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North American robot orders have slowed in the first quarter of 2023 after a record-setting 2022. In Q1 2023, North American companies ordered just 9,168 units, according to the Association for Advancing Automation (A3), down 21% from the same quarter in 2022.
Total industrial robot sales in North America reached $597 million during Q1 2023, down 10% from Q1 last year.
While sales have slowed down in 2023, both 2021 and 2022 were record years for North American robot sales. North American companies ordered 44,196 robots in 2022, an 11% increase from 2021, and much of those sales occurred in the first nine months of the year.
At the end of 2021, and into 2022, the industry saw three record-high quarters in a row. Sales began to slow in Q3, though they were still higher than in the same quarter in 2021.
Automotive customers accounted for 68% of all robot orders in Q1, with 5,659 robots purchased. Non-automotive customers, in industries like consumer goods, semiconductors and electronics, plastic and rubber, life sciences/pharmaceutical/biomedical, metals and more, purchased 3,519 robots, down 42% over Q1 2022.
Historically, the automotive industry has been the backbone of robotics sales, but 2020 and 2021 saw huge growth in non-automotive sales. In the first nine months of 2020 and 2021, non-automotive robotics sales topped automotive sales for the first time.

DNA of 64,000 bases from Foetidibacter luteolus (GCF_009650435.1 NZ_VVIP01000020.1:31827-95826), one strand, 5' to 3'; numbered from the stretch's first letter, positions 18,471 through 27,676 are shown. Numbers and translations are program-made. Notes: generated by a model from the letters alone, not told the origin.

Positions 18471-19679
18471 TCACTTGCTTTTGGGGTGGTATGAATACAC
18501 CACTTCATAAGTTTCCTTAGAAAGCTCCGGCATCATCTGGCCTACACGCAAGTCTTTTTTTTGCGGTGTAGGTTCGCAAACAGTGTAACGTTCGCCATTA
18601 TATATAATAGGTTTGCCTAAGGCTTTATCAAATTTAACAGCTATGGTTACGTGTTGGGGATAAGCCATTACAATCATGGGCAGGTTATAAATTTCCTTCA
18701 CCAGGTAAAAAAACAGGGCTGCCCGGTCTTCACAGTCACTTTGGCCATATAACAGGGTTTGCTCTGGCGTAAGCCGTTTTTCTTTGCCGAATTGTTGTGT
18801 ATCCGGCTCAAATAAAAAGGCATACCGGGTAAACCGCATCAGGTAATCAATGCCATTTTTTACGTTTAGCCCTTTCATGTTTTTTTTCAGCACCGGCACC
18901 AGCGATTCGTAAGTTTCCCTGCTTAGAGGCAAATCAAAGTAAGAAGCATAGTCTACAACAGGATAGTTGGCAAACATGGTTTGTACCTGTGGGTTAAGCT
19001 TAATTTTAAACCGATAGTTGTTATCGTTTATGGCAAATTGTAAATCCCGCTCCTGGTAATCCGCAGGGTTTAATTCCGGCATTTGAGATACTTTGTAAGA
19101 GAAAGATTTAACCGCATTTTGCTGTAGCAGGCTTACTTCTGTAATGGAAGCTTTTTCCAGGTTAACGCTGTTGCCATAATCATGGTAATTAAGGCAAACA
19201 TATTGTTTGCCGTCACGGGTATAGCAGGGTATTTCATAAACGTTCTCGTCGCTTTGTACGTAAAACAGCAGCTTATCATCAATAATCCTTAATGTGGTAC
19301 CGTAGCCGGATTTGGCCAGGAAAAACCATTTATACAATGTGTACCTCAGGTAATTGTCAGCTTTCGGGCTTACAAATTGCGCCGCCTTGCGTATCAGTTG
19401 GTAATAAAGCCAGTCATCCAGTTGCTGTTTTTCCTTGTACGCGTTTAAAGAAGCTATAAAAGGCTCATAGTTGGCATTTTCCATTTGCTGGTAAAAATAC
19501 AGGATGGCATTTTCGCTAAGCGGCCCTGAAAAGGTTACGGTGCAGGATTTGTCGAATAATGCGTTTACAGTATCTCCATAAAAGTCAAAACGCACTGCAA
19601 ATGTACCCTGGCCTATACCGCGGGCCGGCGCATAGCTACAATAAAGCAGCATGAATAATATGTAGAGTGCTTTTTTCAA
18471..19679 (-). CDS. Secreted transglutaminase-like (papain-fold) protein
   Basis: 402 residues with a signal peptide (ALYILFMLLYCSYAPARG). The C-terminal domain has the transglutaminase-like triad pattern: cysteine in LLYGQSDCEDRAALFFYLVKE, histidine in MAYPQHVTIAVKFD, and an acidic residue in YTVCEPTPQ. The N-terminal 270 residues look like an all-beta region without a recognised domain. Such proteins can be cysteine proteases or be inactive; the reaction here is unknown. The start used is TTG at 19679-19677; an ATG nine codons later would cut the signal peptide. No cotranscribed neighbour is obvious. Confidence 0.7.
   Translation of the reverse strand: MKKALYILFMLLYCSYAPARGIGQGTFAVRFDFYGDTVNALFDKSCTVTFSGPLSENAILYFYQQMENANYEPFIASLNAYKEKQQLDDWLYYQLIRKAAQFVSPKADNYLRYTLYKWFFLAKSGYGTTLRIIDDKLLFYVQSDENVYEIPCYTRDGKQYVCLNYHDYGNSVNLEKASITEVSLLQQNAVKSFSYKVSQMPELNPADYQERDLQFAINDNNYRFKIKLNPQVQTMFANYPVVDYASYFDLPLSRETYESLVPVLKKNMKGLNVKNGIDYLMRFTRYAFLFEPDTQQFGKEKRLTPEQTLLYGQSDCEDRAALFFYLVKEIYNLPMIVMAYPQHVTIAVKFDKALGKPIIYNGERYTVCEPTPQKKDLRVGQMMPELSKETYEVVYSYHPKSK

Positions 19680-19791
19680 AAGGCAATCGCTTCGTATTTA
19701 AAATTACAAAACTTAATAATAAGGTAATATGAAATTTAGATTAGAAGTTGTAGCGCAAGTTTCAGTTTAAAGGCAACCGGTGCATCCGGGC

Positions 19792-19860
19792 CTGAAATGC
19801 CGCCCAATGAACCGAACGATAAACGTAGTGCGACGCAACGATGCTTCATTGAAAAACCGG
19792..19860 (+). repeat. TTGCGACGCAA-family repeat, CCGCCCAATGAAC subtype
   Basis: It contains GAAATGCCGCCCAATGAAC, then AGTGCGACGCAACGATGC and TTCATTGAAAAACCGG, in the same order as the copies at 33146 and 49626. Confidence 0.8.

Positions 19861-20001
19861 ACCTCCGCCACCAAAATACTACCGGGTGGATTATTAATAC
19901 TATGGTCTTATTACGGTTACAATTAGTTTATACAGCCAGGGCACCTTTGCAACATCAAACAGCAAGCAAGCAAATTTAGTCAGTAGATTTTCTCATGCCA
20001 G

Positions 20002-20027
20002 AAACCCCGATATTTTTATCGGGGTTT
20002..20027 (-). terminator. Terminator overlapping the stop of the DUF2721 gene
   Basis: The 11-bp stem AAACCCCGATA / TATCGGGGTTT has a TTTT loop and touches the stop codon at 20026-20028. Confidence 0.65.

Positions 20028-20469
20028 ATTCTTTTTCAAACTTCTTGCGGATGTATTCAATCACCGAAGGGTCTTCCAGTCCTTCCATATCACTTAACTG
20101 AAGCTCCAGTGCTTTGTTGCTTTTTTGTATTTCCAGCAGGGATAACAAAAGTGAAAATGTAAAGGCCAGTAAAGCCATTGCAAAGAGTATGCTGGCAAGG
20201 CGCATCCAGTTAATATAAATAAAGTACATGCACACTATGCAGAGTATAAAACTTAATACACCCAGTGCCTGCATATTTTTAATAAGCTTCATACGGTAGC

“While inflation and a slowing US economy may have taken a slight toll on robot orders overall, automotive companies continue to accelerate their purchases as they make the transition to manufacturing electric vehicles,” Jeff Burnstein, president of A3, said. “Non-automotive companies are typically newer to automation and may be waiting to invest more until they’ve tested recent deployments or see the economy begin to recover.”
“In addition to labor shortages, we’re seeing many U.S. manufacturers bring more tasks back to North America as international labor costs continue to climb,” said Alex Shikany, vice president of membership and business intelligence. “Many find that the best way to bring manufacturing back quickly is to automate.”
It should be noted A3 only collects sales data on traditional industrial robots. It doesn’t collect data about autonomous mobile robots or collaborative robotic arms. If A3 recorded sales for these types of robots, too, sales numbers would be higher.
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